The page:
Public Open Space Strategy
In addition to the full version of the Public Open Space Strategy, an overview document and video have been developed as well as a range of FAQ’s which provide a great overview and further information regarding the Strategy.
Public open space (POS) is a vital component to any community and provides a wide range of health, social, environmental and economic benefits. It contributes to a community’s sense of place, identity and recreational opportunities, as well as providing a green relief to the ever expanding urban environment. The City has 502 public open spaces which equal a total of 745 hectares of Public Open Space. This does not include the extensive portions of bush forever areas, wetlands, conservations areas and coastal foreshore.
The City’s Public Open Space Strategy was endorsed in 2008 as a key strategic document to guide improvement to community health and wellbeing through accessibility to quality public open spaces.
Over the last thirteen years there has been significant change including population growth, urban development, and densification as well as the overarching State planning framework.
The City’s new Public Open Space Strategy addresses the current and future provision of Public Open Space (POS). With population growth forecasted and densification already occurring within the City, it is critical that adequate and proper planning occurs to ensure provision of facilities and amenities meet the growing need and demand from the community.
The POS Strategy will guide ongoing decision making within the City to provide an equitable and accessible network of quality POS for the Stirling community.
14 February 2022
Community consultation commences
14 March 2022
Review community feedback
Council endorse Public Open Space Strategy
What is Public Open Space?
The Strategy defines Public Open Space (POS) as per the Department of Local Government, Sport and Cultural (DLGSC) Industries Classification Framework for POS. POS is defined as “urban green spaces such as parklands, play areas, playing fields, bushland and other similar spaces people use for recreation, sport and social interaction, in which community access is encouraged and explicitly managed.”
What is the purpose of the Public Open Space Strategy?
With population growth forecasted and densification already occurring within the City, our Public Open Spaces will be more utilised and more valuable than ever.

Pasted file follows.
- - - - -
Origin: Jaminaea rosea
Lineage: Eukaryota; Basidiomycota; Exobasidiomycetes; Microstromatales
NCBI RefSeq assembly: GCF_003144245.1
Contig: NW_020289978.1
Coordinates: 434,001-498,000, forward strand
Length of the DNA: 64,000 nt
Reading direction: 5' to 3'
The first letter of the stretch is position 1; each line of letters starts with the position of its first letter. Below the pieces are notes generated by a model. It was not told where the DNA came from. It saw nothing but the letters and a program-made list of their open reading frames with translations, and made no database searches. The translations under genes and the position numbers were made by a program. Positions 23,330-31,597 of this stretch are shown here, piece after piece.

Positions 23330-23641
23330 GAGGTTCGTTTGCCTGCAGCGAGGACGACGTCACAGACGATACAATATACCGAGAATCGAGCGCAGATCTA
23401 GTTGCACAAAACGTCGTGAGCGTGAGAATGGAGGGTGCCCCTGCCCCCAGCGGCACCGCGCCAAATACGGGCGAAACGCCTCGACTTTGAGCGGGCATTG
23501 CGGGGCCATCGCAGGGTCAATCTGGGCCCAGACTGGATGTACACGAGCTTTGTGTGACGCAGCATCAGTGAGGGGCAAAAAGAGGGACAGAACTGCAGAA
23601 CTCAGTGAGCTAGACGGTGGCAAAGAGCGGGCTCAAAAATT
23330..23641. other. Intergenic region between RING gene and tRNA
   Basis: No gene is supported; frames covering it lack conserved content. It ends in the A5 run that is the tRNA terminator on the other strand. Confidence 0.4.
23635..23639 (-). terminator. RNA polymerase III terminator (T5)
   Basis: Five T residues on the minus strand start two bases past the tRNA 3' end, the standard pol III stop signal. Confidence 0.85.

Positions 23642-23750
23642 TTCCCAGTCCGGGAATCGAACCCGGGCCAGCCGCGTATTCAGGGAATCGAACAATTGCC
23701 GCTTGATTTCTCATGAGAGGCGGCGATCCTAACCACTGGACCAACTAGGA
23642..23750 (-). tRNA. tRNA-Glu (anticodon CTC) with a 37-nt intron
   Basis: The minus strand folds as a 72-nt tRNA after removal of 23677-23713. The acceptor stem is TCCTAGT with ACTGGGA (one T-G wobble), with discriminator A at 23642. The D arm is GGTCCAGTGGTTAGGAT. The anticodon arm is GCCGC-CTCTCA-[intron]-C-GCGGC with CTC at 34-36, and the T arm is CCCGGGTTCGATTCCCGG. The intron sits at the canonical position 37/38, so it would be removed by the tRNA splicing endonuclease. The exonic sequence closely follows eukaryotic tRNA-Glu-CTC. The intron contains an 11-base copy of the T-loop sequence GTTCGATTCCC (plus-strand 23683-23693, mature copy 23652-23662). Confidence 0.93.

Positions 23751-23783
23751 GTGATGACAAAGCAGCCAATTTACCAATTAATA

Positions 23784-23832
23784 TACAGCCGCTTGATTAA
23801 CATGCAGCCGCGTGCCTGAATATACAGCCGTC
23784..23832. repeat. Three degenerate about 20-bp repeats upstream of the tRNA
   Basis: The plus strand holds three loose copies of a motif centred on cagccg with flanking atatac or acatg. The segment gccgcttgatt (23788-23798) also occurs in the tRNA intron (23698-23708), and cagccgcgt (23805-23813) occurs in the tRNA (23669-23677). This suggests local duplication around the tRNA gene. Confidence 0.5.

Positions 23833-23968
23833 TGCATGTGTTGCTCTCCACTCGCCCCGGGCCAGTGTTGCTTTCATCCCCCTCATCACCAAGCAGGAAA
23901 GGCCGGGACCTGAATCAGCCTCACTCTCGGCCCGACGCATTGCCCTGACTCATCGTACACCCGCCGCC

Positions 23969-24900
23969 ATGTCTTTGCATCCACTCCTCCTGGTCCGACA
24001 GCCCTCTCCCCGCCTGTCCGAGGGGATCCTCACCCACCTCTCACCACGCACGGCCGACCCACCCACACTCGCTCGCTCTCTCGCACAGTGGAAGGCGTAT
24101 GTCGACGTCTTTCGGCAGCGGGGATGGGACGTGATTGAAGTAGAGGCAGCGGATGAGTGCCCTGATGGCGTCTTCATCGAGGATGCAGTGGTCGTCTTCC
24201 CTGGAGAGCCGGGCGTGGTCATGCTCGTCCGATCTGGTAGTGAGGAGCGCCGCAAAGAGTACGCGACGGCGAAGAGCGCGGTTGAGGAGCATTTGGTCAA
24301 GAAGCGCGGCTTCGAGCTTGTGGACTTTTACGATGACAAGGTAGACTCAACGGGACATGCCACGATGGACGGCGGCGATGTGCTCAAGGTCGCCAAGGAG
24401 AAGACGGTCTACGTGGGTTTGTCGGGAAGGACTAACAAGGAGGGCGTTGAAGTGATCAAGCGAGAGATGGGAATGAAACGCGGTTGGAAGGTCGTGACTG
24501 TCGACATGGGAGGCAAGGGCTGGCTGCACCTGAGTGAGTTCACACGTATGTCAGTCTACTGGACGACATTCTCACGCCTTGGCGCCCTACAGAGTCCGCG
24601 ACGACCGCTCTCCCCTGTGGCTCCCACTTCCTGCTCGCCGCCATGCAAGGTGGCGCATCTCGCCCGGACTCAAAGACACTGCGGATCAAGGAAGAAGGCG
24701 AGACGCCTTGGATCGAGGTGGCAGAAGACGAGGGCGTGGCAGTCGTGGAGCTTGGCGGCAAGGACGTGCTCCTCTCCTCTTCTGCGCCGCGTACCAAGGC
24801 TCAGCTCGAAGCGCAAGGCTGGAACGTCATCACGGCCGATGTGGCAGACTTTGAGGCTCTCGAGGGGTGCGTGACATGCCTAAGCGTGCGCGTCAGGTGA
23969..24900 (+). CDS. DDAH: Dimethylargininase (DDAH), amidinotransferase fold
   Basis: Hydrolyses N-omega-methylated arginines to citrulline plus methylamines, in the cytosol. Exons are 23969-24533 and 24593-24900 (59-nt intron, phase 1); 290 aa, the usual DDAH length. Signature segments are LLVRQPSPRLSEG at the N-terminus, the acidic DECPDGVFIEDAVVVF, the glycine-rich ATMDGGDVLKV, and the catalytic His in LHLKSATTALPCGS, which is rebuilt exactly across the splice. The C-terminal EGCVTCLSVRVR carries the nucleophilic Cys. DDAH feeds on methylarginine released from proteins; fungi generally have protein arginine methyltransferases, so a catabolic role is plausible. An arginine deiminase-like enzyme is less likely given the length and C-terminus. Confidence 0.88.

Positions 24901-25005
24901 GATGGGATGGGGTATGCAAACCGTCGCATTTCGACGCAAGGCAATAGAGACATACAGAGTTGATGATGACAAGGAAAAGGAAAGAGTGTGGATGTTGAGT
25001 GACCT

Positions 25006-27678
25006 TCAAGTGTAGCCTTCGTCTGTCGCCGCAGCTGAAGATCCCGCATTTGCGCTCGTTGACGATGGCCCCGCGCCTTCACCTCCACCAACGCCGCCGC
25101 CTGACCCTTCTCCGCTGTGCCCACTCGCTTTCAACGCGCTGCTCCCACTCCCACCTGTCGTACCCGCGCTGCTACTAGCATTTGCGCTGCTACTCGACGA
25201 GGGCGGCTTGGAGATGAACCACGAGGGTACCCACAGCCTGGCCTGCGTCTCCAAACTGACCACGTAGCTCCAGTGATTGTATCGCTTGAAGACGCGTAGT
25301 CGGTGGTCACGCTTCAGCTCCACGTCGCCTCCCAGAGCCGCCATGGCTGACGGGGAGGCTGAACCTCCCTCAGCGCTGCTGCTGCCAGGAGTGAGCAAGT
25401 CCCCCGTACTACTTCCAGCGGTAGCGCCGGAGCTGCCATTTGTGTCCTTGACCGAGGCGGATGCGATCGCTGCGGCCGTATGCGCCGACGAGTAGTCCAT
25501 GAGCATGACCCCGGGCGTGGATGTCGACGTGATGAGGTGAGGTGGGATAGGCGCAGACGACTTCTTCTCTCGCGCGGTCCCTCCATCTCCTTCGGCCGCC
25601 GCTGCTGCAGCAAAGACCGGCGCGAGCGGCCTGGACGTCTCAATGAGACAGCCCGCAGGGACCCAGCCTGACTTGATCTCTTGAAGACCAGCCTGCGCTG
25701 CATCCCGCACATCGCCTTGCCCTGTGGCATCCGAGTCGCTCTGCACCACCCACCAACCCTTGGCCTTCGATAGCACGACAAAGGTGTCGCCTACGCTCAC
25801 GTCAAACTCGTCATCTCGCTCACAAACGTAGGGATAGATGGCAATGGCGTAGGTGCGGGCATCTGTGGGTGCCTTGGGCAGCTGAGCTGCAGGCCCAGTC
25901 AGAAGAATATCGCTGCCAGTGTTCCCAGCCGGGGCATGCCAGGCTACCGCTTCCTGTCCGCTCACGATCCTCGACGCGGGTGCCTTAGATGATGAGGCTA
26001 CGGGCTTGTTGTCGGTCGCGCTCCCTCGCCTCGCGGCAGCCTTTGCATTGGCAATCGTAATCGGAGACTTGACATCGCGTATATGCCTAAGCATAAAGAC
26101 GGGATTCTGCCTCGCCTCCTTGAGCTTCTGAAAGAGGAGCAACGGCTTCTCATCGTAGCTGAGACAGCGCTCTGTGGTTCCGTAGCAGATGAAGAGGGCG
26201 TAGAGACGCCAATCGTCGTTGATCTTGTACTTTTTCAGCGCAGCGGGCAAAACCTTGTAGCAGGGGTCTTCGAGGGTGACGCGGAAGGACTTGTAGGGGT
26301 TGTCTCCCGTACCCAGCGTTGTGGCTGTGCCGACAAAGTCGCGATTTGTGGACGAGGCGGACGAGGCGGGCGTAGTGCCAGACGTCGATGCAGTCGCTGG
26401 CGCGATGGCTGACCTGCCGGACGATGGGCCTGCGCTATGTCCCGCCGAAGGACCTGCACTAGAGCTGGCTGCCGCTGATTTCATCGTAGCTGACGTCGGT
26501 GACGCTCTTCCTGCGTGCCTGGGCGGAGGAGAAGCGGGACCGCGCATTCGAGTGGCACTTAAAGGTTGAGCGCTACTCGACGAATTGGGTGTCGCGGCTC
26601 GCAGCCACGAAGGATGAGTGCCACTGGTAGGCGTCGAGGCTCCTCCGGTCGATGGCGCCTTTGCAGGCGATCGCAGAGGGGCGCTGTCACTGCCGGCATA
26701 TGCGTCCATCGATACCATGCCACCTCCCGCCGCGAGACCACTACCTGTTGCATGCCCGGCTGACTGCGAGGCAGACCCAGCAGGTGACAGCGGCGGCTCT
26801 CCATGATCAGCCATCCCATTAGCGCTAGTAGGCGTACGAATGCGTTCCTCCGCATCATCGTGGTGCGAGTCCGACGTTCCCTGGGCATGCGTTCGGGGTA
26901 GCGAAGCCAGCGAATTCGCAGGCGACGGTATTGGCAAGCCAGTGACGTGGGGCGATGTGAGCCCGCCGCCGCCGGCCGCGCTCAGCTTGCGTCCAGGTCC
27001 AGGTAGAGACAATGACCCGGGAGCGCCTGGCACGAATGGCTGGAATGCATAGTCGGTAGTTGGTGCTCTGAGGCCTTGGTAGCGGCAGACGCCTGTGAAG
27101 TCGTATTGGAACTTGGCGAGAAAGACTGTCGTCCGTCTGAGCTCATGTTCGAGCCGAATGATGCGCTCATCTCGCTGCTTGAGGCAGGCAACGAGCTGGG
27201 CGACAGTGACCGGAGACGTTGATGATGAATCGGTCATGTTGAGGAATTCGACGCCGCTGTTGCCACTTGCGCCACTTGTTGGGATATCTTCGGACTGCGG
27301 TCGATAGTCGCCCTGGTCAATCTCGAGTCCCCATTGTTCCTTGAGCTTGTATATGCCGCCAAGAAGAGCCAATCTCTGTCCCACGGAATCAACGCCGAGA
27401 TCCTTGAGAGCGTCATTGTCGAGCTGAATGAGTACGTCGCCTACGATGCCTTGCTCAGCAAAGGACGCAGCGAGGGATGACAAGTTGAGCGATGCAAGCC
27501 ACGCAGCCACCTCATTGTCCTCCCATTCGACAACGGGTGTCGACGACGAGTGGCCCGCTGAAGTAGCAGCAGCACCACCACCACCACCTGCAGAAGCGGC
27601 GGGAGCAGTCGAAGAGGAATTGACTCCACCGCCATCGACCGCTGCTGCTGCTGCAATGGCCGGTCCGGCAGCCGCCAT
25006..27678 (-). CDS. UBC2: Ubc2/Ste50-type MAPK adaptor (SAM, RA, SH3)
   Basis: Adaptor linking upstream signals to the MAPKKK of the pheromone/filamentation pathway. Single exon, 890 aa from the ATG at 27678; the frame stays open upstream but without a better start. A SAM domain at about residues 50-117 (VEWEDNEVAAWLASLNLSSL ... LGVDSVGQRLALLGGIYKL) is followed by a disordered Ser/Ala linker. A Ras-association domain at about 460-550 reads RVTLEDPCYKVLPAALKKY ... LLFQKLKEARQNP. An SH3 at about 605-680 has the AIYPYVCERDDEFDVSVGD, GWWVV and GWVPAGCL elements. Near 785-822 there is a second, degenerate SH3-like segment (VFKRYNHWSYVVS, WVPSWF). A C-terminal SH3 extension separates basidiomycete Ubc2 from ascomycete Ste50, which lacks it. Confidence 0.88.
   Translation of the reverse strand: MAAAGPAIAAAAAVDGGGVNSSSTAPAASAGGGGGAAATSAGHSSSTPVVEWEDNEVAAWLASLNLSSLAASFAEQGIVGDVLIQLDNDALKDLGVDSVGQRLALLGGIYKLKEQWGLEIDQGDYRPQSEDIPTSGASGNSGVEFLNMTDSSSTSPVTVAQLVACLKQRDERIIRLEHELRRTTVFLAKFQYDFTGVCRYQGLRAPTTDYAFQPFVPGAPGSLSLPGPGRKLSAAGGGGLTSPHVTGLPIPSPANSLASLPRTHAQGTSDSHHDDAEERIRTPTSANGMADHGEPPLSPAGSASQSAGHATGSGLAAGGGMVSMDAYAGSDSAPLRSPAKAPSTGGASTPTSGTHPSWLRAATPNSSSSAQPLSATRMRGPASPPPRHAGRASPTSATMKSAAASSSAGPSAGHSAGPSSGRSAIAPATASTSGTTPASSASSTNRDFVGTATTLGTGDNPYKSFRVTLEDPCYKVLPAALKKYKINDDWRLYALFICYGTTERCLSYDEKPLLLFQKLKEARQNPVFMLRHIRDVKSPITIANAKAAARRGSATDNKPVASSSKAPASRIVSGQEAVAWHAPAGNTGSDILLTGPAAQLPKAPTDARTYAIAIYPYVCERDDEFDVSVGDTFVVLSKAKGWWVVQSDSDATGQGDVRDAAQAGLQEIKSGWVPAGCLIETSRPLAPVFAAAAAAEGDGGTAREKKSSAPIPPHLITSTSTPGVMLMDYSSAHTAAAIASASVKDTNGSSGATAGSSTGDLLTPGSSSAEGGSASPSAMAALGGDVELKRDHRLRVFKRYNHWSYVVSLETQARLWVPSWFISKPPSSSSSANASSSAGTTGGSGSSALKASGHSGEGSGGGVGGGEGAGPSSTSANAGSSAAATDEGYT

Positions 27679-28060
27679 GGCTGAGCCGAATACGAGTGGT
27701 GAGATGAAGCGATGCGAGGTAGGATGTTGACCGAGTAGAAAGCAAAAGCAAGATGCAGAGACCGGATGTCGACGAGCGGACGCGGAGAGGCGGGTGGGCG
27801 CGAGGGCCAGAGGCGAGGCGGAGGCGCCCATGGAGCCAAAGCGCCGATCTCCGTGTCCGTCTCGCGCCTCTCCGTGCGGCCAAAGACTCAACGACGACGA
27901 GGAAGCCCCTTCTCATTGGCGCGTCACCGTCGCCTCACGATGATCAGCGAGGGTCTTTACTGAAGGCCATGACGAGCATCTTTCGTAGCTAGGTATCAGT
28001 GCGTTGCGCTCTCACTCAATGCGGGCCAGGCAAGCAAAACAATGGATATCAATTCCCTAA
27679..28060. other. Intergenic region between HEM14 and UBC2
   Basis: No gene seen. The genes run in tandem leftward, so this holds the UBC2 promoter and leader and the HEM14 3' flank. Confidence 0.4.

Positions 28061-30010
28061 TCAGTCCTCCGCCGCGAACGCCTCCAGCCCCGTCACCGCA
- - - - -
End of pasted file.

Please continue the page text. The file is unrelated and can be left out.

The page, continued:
The POS Strategy will guide the City’s future planning for the provision of public open space to meet the needs of our growing community to assist us to deliver a cohesive, diverse POS network to address current and future needs.
What does the Public Open Space Strategy consider?
The POS Strategy involves assessing the existing public open space network, current challenges, limitations and understanding community values.
The Strategy has six parts:
- Part 1 and 2 General information, what is POS, context within the City of Stirling, WA Planning system and why POS is important
- Part 3 How much POS does the City have and where is it located, as well as the POS classification system and what this means in terms of park amenity
- Part 4 What spaces are provided under the local planning scheme and the respective POS percentage to guide POS contribution requirements under Development Control Policy 2.3. Cash in lieu and expenditure in relation to Development Control Policy 2.3 and 1.3
- Part 5 The City’s process for assessing POS needs and gaps in the community
- Part 6 Lists the key issues identified by the Strategy and the City’s responses.
What POS is ‘in scope’ for the purpose of this document?
While it is understood that recreation activities may occur in other areas of publicly accessible space, the Strategy is not intended to apply to areas where the primary purpose or function is identified outside of the POS framework. Primary function or purposes outside the scope of this Strategy are listed below (DLGSC, 2012).
- Preservation and restoration of natural features or habitat such as ‘bush forever’, nature reserve, state forest, conservation reserve or similar (usually fenced off with restricted or no access)
- Residual land or land set aside as urban deferred or for road reserve, car parking or similar purposes.
- River and coastal foreshore reserves and buffer zones (beach area, support amenities and fenced-off areas included)
- Where statutory responsibility lies with Western Australian Planning Commission, Department of Biodiversity, Conservation and Attractions, Department of Education or other state government body
- Open space which is owned and managed by a private institution or third party, including private sporting clubs and not-for-profits.
- Leased areas and facilities requiring paid entry and/or membership (eg, aquatic centres, indoor gyms and sports halls).
Part 3 of the Strategy considers all publicly accessible POS across the four hierarchy classifications: local, community, district and regional. This section recognises that although bush forever, coastal foreshores, natural areas and wetlands are not part of the POS network, many of these areas are publicly accessible and compliment the City’s POS network, providing great benefits to the community.
Part 4 of the Strategy aligns with State Planning Guidelines and only considers Public Open Space provided under the City’s Local planning scheme, which means land under the Metropolitan regional scheme are not included in the by suburb POS provision percentage.
Part 4 of the Strategy highlights the concerns around applying this broad-based percentage when assessing POS, which is why the City considers the networks explained in both Part 3 and 4 to determine the community’s access to POS.
Have you taken into consideration population growth and density change?
Table 6 of the Strategy (under 3.5.1 Population Projections) shows the predicted change over time in access to POS. All population data has been sourced from the Australian Bureau of Statistics, using the most recent available (2016) census data and Western Australia Tomorrow population forecast reports.